The senators who recanted their initial support for former Minnesota senator Al Franken's resignation remained silent as a ninth woman has stepped forward to say that the ex-Democratic senator groped her without consent.
An anonymous veteran who also worked as a Democratic Senate staffer on Monday became the ninth woman to accuse Franken of unwanted touching or kissing. The newest allegation comes after the New Yorker‘s Jane Mayer suggested in July in "The Case of Al Franken" that 36 Democratic senators were wrong to demand Franken's resignation after the first 8 allegations.
The woman told New York Magazine that the comedian intentionally groped her buttocks during a 2006 photo-op.
"He puts his hand on my ass. He’s telling the photographer, ‘Take another one. I think I blinked. Take another one.’ And I’m just frozen," she said. "It’s so violating. And then he gives me a little squeeze on my buttock, and I am bright red. I don’t say anything at the time, but I felt deeply, deeply uncomfortable."
Mayer argued over the course of 12,000 words that Franken's first accuser, Leann Tweeden, was a politically motivated conservative who schemed with talk show hosts to go after the liberal senator. She blamed the other seven incidents on Franken's lack of coordination and warm demeanor, pointing out that he "could be physically obtuse." She quoted Franken and his supporters making the case that the disgraced ex-senator was "sort of clumsy," "a very physical person," "a warm, tactile person," and a "social—not a sexual—'lip-kisser.'"
Five of the sitting senators who publicly supported Franken's resignation in 2017 told Mayer that they regretted their public statements. "If there’s one decision I’ve made that I would take back, it’s the decision to call for his resignation," Tammy Duckworth (D., Ill.) said. Tom Udall (D., N.M.) said he "made a mistake," while Patrick Leahy (D., Vt.) called it "one of the biggest mistakes I’ve made" in his forty-five years in the Senate. Angus King (I., Maine) called Franken's resignation "the political equivalent of capital punishment" and Jeff Merkley (D., Ore.) said, "in my heart, I’ve not felt right about it."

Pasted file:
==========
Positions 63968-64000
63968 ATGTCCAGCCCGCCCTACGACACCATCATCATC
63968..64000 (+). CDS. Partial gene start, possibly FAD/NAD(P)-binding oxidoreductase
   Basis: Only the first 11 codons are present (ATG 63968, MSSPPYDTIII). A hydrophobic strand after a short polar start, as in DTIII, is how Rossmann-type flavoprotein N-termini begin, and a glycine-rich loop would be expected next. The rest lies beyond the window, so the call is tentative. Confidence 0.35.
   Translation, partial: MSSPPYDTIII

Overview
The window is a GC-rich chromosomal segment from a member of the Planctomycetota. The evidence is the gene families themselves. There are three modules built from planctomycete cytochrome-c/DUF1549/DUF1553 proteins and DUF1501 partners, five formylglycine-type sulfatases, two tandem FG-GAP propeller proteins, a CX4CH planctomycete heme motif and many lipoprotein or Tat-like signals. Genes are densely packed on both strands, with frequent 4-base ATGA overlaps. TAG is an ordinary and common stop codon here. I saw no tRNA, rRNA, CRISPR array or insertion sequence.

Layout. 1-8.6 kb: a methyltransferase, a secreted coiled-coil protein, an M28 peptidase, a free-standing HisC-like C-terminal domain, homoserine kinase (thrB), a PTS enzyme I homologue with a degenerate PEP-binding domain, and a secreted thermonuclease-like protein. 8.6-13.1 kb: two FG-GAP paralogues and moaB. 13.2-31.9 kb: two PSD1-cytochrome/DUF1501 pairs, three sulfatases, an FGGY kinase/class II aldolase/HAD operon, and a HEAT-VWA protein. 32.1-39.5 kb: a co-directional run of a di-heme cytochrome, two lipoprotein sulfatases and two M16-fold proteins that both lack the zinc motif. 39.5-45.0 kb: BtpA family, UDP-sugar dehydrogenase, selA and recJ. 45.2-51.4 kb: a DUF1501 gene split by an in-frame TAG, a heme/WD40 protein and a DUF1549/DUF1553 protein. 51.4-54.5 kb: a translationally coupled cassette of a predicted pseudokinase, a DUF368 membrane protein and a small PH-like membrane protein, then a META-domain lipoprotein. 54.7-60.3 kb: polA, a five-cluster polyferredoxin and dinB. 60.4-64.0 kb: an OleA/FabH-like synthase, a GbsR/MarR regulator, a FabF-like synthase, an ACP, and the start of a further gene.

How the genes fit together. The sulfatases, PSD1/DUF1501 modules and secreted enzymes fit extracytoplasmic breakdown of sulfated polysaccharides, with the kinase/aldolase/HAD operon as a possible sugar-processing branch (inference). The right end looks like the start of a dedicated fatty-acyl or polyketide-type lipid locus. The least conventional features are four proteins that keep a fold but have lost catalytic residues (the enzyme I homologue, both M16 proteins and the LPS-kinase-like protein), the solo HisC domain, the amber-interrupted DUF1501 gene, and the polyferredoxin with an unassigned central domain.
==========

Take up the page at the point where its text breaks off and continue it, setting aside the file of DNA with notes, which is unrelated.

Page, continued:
None of the senators commented publicly on the newest allegation or responded by press time to emails asking whether they stood by their belief that they erred in calling for Franken's resignation. Prominent Democratic megadonor Susie Tompkins Buell, who renounced support for any Democrats who ousted Franken, also did not respond to a request for comment. A representative for former senator Heidi Heitkamp (D., N.D.)—who called her support for Franken's resignation the "one decision" she would take back—initially responded to an emailed request for comment, but went silent after being asked about Franken.
While her New Yorker piece was framed as a detached assessment of the evidence, Mayer's social media posts were more vocal in their support for Franken. "How Al Franken got railroaded," Mayer tweeted.
— Jane Mayer (@JaneMayerNYer) July 22, 2019
"How about this," she also tweeted before Franken's resignation, "Dems will consider Al Franken resigning if Trump resigns first?"
How about this: Dems will consider Al Franken resigning if Trump resigns first?
— Jane Mayer (@JaneMayerNYer) November 22, 2017
Mayer's piece prompted criticism even from many liberals. Vox‘s Matt Yglesias wrote that "the substance of Franken’s post-resignation retroactive defense is—despite the extraordinary length of Mayer’s exposition—incredibly simple to sum up: What he did just wasn’t that bad."
Mayer also maintained radio silence following the newest allegation. She did not respond to a request for comment by press time, or answer whether it was still her belief that Franken was "railroaded."